London: Squatters digest- low tide. Next comes the flood

Welcome to the Squatter’s Digest, a new column for Freedom News, highlighting the ongoings of the squat scene in London and beyond, along with providing opinions on the politics of said goings-on. Quality and coherence are not guaranteed.

The 29th of October saw 150 high-court bailiffs and police descend upon the Tidemill Community Garden in Deptford, London, at 6am, pulling people from their tents, dragging them out of tree-houses, and laying waste to the entire occupation. Occupiers climbed the trees and refused to vacate, while outside fights broke out between the supporters and bailiffs (County Enforcement, well-known to squatters, see Corporate Watch’s latest article on them), who of course were protected by members of the Metropolitan Police force. At some point in the afternoon the last squatter was removed from the trees and the garden was all but lost. But this didn’t stop the people outside from trying for one last push to regain entry to the site. Rushing for the fences, people were thrown to the ground and detained by bailiffs and police, but also linked arms and refused to allow their fellow protestors to be taken to the arrest vans, defiant to the last. [Read More]

London: The Battle for Deptford and Beyond

In Deptford in south east London, local campaigners have occupied a 20-year old community garden to prevent it from being boarded up and razed to the ground by Lewisham Council and the housing association, Peabody. They are also highlighting the absurdity of proposals to demolish 16 structurally sound council flats next door to build new social housing.

What’s happening in Deptford reflects two pressing concerns in the capital today. The first is the prioritising of house-building projects over pressing environmental concerns. The second is the destruction of social housing to create new developments that consist of three elements: housing for private sale, shared ownership deals that are fraught with problems, and new social housing that’s smaller, more expensive and offering tenants less security than what is being destroyed.

The proposed destruction is part of a plan to build new housing not only on the site of the Old Tidemill Wildlife Garden and Reginald House flats, but also on the site of the old Tidemill Primary School, which closed in 2012. Peabody intends to build 209 units of new housing on the site, of which 51 will be for private sale, with 41 for shared ownership, and 117 at what is described as “equivalent to social rent”, although that is untrue. The rents on the latter will fall under London Mayor Sadiq Khan’s London Affordable Rent, which is around 63% higher than existing council rents in Lewisham.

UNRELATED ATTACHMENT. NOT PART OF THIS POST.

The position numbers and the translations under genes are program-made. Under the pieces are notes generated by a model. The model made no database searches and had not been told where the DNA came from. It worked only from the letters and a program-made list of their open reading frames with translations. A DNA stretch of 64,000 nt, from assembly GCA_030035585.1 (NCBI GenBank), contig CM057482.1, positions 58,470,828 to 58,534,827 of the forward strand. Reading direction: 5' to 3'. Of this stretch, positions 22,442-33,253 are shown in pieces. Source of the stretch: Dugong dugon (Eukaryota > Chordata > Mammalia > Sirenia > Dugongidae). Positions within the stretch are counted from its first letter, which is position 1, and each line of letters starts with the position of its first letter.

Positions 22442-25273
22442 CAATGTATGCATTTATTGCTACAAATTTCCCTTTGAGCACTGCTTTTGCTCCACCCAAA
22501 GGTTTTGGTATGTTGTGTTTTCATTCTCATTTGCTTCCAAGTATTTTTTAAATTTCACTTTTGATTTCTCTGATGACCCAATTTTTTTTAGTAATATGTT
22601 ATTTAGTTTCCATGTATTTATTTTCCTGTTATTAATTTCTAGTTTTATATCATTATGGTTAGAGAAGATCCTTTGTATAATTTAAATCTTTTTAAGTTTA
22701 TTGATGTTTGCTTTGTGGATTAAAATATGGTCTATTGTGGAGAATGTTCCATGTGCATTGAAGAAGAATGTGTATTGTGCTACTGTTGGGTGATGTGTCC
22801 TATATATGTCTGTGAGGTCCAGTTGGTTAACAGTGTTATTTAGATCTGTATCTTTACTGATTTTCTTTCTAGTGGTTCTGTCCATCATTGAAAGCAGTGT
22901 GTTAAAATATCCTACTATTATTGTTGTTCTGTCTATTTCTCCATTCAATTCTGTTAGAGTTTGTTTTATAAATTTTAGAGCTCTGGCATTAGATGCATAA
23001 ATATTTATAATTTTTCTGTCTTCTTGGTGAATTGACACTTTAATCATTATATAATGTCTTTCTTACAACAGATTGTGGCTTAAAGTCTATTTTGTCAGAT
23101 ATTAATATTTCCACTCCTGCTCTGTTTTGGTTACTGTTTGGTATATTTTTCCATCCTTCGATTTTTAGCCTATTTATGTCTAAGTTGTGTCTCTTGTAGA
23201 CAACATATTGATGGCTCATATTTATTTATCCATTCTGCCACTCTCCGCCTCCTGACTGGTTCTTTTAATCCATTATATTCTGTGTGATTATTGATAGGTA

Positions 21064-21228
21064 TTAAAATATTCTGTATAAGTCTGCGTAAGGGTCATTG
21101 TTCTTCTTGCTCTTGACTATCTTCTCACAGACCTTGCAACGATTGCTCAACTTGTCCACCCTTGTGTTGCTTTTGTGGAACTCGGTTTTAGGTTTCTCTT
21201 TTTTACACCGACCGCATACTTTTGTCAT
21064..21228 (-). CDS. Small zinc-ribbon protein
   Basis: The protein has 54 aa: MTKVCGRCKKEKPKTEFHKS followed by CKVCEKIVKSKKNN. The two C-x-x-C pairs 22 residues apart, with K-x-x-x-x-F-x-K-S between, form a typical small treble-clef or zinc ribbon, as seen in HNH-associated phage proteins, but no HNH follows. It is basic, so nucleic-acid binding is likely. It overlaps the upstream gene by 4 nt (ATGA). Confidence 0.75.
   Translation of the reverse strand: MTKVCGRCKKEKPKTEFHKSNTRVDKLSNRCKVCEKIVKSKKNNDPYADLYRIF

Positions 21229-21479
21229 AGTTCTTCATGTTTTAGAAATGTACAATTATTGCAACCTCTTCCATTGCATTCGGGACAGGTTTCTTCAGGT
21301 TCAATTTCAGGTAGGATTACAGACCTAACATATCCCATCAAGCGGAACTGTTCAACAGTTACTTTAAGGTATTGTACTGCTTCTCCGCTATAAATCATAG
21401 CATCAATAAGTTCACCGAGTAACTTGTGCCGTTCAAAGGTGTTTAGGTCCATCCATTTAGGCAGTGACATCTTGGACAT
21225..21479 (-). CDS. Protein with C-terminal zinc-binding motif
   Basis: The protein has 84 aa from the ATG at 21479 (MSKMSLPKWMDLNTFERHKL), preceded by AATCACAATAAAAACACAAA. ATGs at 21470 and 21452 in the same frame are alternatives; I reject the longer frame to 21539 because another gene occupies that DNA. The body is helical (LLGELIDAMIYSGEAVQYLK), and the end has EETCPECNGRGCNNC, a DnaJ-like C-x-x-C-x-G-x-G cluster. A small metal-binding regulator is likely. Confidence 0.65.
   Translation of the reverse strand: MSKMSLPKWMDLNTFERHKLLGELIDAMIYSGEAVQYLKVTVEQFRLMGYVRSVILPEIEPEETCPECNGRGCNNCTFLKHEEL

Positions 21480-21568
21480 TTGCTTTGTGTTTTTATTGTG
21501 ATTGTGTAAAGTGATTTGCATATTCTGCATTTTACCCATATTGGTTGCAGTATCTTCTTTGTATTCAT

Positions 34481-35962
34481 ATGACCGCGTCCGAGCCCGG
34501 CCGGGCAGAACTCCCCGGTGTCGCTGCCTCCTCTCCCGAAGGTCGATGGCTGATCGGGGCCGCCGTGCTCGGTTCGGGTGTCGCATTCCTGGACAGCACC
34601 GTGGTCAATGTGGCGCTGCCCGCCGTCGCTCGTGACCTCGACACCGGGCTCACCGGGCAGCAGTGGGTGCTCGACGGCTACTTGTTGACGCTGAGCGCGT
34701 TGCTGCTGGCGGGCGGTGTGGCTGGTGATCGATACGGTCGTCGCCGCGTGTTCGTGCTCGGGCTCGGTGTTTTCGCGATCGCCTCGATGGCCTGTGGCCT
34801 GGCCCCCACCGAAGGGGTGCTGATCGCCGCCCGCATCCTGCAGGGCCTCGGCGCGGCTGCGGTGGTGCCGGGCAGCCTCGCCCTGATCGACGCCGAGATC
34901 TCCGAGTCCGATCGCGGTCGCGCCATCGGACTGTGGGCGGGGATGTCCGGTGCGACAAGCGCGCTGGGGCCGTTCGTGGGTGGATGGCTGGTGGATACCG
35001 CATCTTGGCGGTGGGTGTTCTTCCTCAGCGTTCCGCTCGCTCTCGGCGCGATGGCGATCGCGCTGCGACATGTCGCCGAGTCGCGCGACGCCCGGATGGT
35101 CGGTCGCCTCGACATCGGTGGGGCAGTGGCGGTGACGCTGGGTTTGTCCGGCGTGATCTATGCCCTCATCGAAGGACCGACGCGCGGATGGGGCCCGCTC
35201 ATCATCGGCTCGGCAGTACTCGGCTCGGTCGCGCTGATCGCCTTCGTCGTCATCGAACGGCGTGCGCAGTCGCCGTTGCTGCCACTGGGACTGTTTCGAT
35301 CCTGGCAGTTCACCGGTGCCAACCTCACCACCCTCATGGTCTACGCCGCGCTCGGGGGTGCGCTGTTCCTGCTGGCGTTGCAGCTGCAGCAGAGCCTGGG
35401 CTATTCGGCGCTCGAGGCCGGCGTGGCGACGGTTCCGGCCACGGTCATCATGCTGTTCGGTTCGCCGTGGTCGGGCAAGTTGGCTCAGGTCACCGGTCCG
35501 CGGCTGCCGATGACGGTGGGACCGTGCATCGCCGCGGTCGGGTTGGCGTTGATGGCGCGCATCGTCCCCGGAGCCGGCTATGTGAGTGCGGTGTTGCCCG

[Read More]

UK: The edge of precarity. Squatting in England and emergency crisis planning

In recent decades squatting has been under near constant assault from a variety of ruling class actors. In 2012 the Conservative/ Liberal Democrat government banned squatting in residential properties for the purposes of living. Councils, Conservative and Labour alike, treat squatters as a public health issues and pressure property owners to fast track evictions. The (still) rising property market in London and other major cities has incentivised owners to use underhand legal techniques and increasingly violent tactics to rid their properties of squatters in order to make a quick sale or proceed with redevelopment works.

In spite of this, squatting continues. A Houses of Parliament report on evicting squatters estimated there to be around 20,000 squatters at any one time in the UK. This is certain to be a conservative estimate considering the tens of thousands of hidden homeless and the tendency among squatters to float between squatting and other forms of precarious housing arrangements such as guardianships, pubwatching and renting.

Squatting goes on, but in a much diminished form. Nearly all capacity for establishing any kind of long term infrastructure has been destroyed. In the past, semi permanent spaces have been places for squatters to organise, relax, recuperate and party. More than most, squatters depend on solidarity and mutual aid to survive. In Amsterdam squats can last for years. Joe’s Garage, for example, is a social centre near the centre of Amsterdam which has been squatted for 12 years and hosts gigs, talks and people’s kitchens. Social centres and creative spaces act as community hubs that people incorporate into their everyday lives and routines and provide points of stability that can be relied on.